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'hearing loss' posts

Advocate for your listening needs!

Assertive listening strategies for those with hearing loss to share with others to facilitate communication.

Hearing loss is “invisible,” and those around you may not realize that you are missing part or all of a conversation. Acknowledging your hearing loss and educating others about your listening needs will facilitate successful communication. Many are unaware of strategies that can improve communication. Education and gentle reminders to use strategies are helpful to improve communication.

My hearing loss isn't bad enough for hearing aids, is it?

After a hearing test, it is common to have questions about the results.  One that is frequently asked is “My hearing loss isn’t bad enough for hearing aids, is it?” In fact one young man asked me that very question today that made me want to share my answer here. This is a great question!  Read on for my answer.

Hearing loss from driving a convertible: reality or myth?

 Leave it to the Brits to address such a common question with scientific rigor and analysis! Philip Michael, Niel Opie and Michael Smith, from Worcestershire Royal Hospital in the UK, published a short but information-packed article in the August edition of the journal Otolaryngology-Head and Neck Surgery (2010;143:219-22). They looked at seven different types of convertible cars (Audi A4, Porsche 911, Aston Martin V8 Vantage, Morgan Roadster, Bentley Continental GT, Toyota MR2, and a Mazda MX5) driving at 50, 60 and 70 mph with windows raised and down. They placed a noise sensor on the traffic side of the car (on the right in the UK- they drive on the wrong side of the road) and took 3 separate measurements in each condition (scientific method at work). All tests were done on similar roadways and in non-rush hour traffic to minimize data contamination.

What did they find?

SNI Grand Rounds Series 2011 - Opportunities with Implantable Hearing Technologies

Thursday, January 6, 2011
7:30am - 8:30am
Swedish Education and Conference Center, Room B
Douglas Backous, Neurotology, Otology, Swedish Neuroscience Institute

Objectives: At the conclusion of this session, attendees will have an increased ability to:

  • Discuss the options for hearing restoration using osteointegrated implants and cochlear implants
  • Describe the role of auditory brainstem implants
  • Outline the indications for cochlear implants and auditory brainstem implants (ABI)

SNI Grand Round Series is every 1st and 3rd Thursday of each month.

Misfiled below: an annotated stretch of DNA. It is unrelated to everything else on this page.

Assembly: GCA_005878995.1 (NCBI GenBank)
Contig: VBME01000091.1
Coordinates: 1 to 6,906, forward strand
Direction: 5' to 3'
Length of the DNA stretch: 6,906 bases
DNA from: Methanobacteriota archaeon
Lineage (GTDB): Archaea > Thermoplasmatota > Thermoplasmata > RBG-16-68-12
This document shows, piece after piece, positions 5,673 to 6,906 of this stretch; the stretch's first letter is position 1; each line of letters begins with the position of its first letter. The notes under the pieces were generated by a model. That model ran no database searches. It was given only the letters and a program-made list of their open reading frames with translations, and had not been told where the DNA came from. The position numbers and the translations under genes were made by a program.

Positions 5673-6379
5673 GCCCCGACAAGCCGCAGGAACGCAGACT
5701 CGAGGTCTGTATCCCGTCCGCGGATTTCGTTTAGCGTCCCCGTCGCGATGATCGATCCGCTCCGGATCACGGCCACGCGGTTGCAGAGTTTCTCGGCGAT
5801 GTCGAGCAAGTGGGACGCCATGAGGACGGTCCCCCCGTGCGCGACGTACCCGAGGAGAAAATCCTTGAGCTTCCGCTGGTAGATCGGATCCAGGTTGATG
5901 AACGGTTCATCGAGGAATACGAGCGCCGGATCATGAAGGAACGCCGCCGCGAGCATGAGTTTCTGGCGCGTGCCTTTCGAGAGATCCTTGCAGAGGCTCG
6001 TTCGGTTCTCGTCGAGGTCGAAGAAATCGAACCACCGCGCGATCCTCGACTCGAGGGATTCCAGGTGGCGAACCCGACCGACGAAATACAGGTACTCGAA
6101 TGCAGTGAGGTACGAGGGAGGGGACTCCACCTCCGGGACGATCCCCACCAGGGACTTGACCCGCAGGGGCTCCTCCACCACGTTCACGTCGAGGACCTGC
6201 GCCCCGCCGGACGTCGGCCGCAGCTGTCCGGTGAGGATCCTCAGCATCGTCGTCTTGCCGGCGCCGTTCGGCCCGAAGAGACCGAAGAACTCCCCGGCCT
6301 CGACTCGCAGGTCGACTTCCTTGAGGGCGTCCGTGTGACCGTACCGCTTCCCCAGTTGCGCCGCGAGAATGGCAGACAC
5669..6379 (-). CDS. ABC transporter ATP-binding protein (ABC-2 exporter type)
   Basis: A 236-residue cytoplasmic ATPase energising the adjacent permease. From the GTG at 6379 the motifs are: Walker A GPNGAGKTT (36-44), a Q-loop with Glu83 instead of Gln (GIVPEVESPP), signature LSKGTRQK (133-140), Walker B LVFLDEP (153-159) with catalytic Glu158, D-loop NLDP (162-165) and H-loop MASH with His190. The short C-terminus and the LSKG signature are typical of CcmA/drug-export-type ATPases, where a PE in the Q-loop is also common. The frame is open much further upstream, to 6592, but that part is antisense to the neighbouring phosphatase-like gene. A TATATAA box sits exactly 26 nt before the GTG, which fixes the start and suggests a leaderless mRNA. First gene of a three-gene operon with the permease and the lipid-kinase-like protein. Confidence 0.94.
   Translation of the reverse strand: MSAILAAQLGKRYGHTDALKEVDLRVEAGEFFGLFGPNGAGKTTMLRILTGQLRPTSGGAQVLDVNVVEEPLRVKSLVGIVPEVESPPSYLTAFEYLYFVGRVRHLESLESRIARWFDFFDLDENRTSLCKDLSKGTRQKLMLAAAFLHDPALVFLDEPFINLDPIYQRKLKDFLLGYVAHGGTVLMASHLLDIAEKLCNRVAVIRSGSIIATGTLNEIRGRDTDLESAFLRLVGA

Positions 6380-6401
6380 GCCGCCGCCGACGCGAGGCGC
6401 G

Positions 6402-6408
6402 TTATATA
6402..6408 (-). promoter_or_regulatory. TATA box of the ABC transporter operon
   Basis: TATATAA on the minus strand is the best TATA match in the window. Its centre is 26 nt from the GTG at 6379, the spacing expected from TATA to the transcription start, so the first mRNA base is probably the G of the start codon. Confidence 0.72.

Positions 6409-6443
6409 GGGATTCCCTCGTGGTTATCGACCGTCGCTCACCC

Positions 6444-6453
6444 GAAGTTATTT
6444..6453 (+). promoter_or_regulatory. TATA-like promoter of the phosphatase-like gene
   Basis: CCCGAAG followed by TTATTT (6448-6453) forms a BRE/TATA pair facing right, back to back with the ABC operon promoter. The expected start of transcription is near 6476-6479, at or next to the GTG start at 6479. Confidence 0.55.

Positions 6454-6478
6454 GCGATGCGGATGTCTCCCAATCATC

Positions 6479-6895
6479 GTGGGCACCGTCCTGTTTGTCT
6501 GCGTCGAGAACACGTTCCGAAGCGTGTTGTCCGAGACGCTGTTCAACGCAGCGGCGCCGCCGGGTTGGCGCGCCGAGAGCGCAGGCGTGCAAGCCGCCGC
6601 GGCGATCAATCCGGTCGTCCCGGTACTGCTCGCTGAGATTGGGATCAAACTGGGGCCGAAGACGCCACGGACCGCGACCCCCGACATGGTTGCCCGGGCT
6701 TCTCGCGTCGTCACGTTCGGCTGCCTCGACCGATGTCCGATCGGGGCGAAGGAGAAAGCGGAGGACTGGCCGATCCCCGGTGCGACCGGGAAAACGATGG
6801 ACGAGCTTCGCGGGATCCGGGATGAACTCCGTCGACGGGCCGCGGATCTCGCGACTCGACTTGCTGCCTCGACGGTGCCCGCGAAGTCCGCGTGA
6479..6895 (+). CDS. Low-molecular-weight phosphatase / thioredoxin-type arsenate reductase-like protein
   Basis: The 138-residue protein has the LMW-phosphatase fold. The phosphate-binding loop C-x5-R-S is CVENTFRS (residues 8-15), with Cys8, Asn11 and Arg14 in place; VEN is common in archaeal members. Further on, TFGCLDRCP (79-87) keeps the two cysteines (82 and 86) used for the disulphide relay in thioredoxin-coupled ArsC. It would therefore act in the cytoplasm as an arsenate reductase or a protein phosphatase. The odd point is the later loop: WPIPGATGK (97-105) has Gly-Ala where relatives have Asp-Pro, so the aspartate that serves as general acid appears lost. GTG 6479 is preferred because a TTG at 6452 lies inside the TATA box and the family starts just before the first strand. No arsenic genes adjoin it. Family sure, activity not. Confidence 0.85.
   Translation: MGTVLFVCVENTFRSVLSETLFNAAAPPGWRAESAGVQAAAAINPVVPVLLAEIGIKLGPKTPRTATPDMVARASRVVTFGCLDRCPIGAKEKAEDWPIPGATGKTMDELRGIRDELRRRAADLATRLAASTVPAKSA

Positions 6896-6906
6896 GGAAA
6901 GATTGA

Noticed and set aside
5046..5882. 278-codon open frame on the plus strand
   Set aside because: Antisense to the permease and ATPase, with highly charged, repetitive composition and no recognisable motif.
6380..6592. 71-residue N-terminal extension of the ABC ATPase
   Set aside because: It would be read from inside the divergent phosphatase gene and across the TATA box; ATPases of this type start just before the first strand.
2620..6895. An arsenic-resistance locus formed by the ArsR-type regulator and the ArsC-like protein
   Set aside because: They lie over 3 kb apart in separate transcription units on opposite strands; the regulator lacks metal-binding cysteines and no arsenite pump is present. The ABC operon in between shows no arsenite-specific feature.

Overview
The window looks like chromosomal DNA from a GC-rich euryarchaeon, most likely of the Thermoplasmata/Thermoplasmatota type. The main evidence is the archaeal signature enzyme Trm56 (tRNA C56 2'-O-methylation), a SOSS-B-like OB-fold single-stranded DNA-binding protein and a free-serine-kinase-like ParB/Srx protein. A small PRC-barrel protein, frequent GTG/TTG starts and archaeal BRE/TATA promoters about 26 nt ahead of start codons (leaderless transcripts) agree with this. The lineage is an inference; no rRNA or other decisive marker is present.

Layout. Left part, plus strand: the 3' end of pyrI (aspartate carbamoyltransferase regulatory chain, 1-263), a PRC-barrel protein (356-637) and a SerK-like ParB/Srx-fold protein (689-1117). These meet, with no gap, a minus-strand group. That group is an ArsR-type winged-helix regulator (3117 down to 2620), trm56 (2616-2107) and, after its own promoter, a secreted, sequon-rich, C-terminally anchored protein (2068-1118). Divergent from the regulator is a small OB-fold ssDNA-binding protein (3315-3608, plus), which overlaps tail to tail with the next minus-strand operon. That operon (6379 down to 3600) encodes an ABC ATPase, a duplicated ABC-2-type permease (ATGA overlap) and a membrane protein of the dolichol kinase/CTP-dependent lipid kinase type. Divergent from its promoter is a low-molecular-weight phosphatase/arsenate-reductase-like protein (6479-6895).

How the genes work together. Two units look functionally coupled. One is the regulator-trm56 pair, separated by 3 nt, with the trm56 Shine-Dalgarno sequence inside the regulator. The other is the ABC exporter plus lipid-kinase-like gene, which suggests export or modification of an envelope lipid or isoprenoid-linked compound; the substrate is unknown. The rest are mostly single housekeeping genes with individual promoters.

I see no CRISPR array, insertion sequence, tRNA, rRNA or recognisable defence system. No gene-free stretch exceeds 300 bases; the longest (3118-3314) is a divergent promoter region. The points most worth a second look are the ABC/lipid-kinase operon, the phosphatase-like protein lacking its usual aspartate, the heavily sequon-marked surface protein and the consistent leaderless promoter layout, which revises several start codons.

The Odd Syndrome of Bilateral 8th Nerve Tumors

Bilateral 8th cranial nerve tumors, also known as vestibular schwannomas or acoustic neuromas (see figure), are pathognomonic of a fascinating syndrome called central neurofibromatosis or neurofibromatosis type 2 (NF-2). NF-2 is a rare, autosomal-dominant disease with an incidence of 1 in 30,000 live births. The mechanism by which the genetic changes underlying NF-2 produce these tumors of a cranial nerve remains a mystery. Interestingly, two other associations are also sufficient to make a diagnosis of NF-2. These are unilateral VS at early age (< 30 years) plus two other specific lesions (meningioma, schwannoma other than VS, glioma or pre-senile cataract), and unilateral VS at early age with an affected first-degree parent, sibling or child. Patients with NF-2 usually present between the ages of 18 and 24 years with tinnitus, hearing loss and balance difficulties. Symptoms of unilateral tinnitus, asymmetric hearing loss or unresolving vertigo or imbalance warrant a gadolinium-enhanced MRI with a neurotological consultation to rule out brainstem pathology.

NF-2 is caused by inactivation of the NF-2 tumor suppressor gene on chromosome 22 (22q12.2) which encodes the "Merlin" protein. Like a double negative, inactivation of a tumor suppressor gene produces an autosomal-dominant inheritance pattern identical to classical activating mutations.

When a diagnosis of NF-2 is entertained, evaluation should include a complete family history; a detailed head and neck and neurological examination with attention to cranial nerve deficits, and an MRI of the brain with dedicated images to detect bilateral VS, meningiomas and optic gliomas. Spinal MRI with gadolinium should be performed to look for spinal meningiomas or schwannomas, and ophthalmologic evaluation should be obtained in cases with visual loss or with suspicion of juvenile cataracts.

Unilateral VS and NF-2

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